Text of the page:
Faith Identity

Stop Being A Christian!

That’s right! You read it correctly. Stop being a Christian. Assuming you took a step of faith towards Jesus sometime in your past, trusting in HIs finished work on the cross for the total forgiveness of your sin, according to the Scriptures, you are saved. Redeemed. Forgiven. Bound for heaven. I was twelve when I made that faith commitment. All my pre-teen brain wanted was a chance out of hell. By the time I was fifteen, I was disinterested in Jesus to the point I was negotiating with my parents on how little I could go to church. I didn’t want to totally cut off Jesus; just enough to keep me headed to heaven while doing my thing my way. 

The Problem with Being a Christian

There is a teaching primarily in evangelical Christianity that has good, sound biblical roots. Well-meaning and fully intent on seeing believers follow Jesus, this teaching emphasizes the performance aspect of being a Christian over one’s experience of being one. Do not misunderstand what I’m saying. I come from a solid, biblical foundation where scriptures like Ephesians 2:8-10 are core to my faith. 

8 For by grace you have been saved through faith. And this is not your own doing; it is the gift of God, 9 not a result of works, so that no one may boast. 10 For we are his workmanship, created in Christ Jesus for good works, which God prepared beforehand, that we should walk in them.

What I didn’t understand until well into my adulthood was that God never intended for me to live the Christian life. Rather, He made every intention for the Holy Spirit to live the life of Christ through you. Galatians 2:20 is my life verse. 

20 I have been crucified with Christ. It is no longer I who live, but Christ who lives in me. And the life I now live in the flesh I live by faith in the Son of God, who loved me and gave himself for me.

When Jesus said it was good for Him to leave, (ascend to heaven after His resurrection), it was so that the Holy Spirit could come. The New Testament is filled with scriptures that speak of the Spirit living in each believer. It’s the idea that living the Christian life is not a matter of you and me trying harder, but of learning to yield more to the Spirit.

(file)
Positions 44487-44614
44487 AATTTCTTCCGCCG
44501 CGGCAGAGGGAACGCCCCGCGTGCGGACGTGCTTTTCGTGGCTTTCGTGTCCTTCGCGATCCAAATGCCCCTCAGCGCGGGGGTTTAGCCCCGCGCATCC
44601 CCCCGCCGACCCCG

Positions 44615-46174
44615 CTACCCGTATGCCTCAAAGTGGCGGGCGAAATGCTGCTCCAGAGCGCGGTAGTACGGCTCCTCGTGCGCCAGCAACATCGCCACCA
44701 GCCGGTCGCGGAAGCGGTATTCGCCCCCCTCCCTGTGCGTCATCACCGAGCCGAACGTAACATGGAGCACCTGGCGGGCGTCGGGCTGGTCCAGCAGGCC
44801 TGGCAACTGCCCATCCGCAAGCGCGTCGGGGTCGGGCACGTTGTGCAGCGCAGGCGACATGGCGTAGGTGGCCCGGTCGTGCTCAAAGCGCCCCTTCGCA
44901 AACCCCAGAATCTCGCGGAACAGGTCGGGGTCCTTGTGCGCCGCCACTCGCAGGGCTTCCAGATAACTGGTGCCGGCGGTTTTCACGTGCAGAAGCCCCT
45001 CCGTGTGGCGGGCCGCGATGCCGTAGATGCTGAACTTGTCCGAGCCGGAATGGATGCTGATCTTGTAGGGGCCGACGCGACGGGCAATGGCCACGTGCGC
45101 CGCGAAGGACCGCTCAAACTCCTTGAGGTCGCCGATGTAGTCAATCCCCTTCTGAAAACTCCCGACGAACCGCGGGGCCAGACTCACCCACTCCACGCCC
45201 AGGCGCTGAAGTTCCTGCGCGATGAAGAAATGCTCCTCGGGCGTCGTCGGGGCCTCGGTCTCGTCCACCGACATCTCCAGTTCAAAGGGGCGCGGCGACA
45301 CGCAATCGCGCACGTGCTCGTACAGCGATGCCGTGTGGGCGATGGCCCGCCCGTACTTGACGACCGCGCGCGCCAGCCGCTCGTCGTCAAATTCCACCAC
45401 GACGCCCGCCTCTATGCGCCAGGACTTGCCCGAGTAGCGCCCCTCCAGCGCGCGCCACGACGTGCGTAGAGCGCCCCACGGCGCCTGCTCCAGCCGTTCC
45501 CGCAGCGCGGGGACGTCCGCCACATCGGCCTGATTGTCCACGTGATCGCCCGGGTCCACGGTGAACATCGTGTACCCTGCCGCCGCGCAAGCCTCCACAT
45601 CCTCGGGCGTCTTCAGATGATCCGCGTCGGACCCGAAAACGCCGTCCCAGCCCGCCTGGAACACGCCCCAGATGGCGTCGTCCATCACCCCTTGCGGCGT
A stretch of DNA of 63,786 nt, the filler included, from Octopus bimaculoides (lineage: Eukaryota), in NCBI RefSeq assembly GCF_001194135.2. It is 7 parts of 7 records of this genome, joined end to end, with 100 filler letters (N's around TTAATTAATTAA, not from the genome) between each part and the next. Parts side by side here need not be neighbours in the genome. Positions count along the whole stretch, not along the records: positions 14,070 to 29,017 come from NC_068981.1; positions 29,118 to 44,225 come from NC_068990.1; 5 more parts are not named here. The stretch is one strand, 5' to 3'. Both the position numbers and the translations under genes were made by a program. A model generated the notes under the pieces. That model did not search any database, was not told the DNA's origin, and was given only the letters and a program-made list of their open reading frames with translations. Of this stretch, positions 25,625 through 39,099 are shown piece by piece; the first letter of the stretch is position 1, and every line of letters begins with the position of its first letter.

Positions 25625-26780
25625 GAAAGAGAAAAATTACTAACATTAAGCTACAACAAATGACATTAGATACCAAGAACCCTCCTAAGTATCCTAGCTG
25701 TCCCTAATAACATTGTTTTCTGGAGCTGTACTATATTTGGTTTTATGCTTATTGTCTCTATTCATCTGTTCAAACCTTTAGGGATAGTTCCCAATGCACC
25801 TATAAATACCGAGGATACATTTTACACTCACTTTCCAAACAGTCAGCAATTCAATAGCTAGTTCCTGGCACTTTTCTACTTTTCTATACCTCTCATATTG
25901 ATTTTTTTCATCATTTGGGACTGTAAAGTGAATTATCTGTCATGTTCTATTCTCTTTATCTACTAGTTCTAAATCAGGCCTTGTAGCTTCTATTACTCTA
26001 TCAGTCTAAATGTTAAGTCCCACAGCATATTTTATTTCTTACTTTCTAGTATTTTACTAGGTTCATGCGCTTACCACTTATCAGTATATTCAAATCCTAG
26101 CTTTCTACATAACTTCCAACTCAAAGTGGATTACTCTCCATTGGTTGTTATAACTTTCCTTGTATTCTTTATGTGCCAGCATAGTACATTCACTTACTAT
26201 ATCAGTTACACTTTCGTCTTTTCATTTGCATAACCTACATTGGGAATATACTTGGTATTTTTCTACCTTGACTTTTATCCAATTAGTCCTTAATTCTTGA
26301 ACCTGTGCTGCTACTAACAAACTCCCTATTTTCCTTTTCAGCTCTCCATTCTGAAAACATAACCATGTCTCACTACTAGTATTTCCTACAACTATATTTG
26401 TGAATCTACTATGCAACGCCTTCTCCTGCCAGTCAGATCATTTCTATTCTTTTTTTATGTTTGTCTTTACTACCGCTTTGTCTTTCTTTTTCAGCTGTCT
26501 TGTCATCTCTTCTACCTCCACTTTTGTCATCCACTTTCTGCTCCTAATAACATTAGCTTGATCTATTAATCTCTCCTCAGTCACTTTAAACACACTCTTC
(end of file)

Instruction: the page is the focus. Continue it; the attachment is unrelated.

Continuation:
Scared of the Holy Spirit

In my conservative church upbringing, no one ever spoke or taught about the Holy Spirit. As a kid, teen, and well into my adult years, the Holy Spirit was this undefined, mysterious force. I heard of extreme experiences where people would act uncontrollably and say things that no one understood. God. Jesus. I can handle them, but, honestly, I was at a point where I wouldn’t touch the Holy Spirit with a ten-foot pole!

My personal sin struggles, my insecurities, and doubts about my identity never seemed to leave me, regardless of how hard I tried to be a Christian. The hole kept getting deeper and my joy for living for Christ was stretched thin. How much of what I was doing was simply posing? You know, putting on a face- “I’m fine.”  Really?

Doctrine and Experience Go Hand in Hand

I’m not one of those guys who discounts scripture so that I can have an experience that is contrary. Nor am I a guy who denies experience at the expense of scripture. Living the Christian life is first and foremost a supernatural experience. It’s why scripture talks about living by faith. Faith is all about trust. God calls us to live by faith. 

When Paul tells us in scriptures like Galatians 2:20 that “it is no longer I who live, but Christ who lives in me” he’s referring to the supernatural presence of the Holy Spirit who is fully able to live the life of Christ through us. 

Recently, I was listening to a Wild at Heart podcast by John Eldredge. He was talking about spiritual battles seen around the globe. In places like Indonesia or South America where Christianity is growing, they expect spiritual battles, because they know the supernatural is real. Whereas, the tendency with North American Christians is to downplay experiences and elevate a more rational view of faith. That’s not to say all believers in North America are wrong. Rather, that overall, the bent is towards a greater emphasis on doctrine at the cost of experience.

Holy Spirit in You

I am a redeemed, forgiven follower of Jesus Christ. I did nothing to earn salvation. It is fully by the grace of God in His Son Jesus Christ. The Bible is my solid foundation for life and faith. And, it’s on that foundation that I, by faith, recognize the supernatural power and presence of the Holy Spirit.  The reason I say stop being a Christian is that trying harder does not work.  First and foremost, it’s about Christ living His life through you. 

Not I, But Christ

As I yield to Christ, in the moment, the Holy Spirit is given an opportunity to do a supernatural work through me. What He does will never ever contradict scripture. He might take you out of your comfort zone, but it’s always for the purpose of coming alongside others for the sake of the Gospel.

When it comes to dealing with temptations, with doing what God calls us to in His Word, it always comes done to my willingness to live by the Spirit. 

How to Live the Christian Life

  1. Confess all known sin.
  2. Believe that God wants to live His life through you.
  3. Ask the Holy Spirit to fill you. 

As a follower of Jesus, you have all of the Holy Spirit. The question is, does He have all of you?

Warrior On!

David Riffel is the Founder and Executive Director of www.Mentoring-Warriors.com. Having gone through his warrior years (18-30) essentially without a mentor, God has placed in him a heart for warriors, to come alongside them in various ways as they figure out life. David’s newly released book, Mentoring Warriors: Coming Alongside Young Men 18-30, outlines principles for mentoring and gives advice for warriors in six key areas of life: self-management, life skills, education/career, relationships, faith, and identity.

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